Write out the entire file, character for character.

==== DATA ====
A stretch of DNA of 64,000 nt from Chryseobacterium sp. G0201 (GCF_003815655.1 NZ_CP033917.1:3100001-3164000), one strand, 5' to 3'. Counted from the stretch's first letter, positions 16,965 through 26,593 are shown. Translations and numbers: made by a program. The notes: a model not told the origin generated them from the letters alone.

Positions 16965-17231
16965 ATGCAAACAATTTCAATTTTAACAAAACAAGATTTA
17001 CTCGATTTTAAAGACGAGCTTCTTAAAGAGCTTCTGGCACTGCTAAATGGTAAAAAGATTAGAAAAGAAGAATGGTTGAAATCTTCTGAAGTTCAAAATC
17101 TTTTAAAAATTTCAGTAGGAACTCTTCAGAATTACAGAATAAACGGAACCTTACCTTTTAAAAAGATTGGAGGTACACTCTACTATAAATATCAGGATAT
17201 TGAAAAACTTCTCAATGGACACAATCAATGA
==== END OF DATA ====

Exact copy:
A stretch of DNA of 64,000 nt from Chryseobacterium sp. G0201 (GCF_003815655.1 NZ_CP033917.1:3100001-3164000), one strand, 5' to 3'. Counted from the stretch's first letter, positions 16,965 through 26,593 are shown. Translations and numbers: made by a program. The notes: a model not told the origin generated them from the letters alone.

Positions 16965-17231
16965 ATGCAAACAATTTCAATTTTAACAAAACAAGATTTA
17001 CTCGATTTTAAAGACGAGCTTCTTAAAGAGCTTCTGGCACTGCTAAATGGTAAAAAGATTAGAAAAGAAGAATGGTTGAAATCTTCTGAAGTTCAAAATC
17101 TTTTAAAAATTTCAGTAGGAACTCTTCAGAATTACAGAATAAACGGAACCTTACCTTTTAAAAAGATTGGAGGTACACTCTACTATAAATATCAGGATAT
17201 TGAAAAACTTCTCAATGGACACAATCAATGA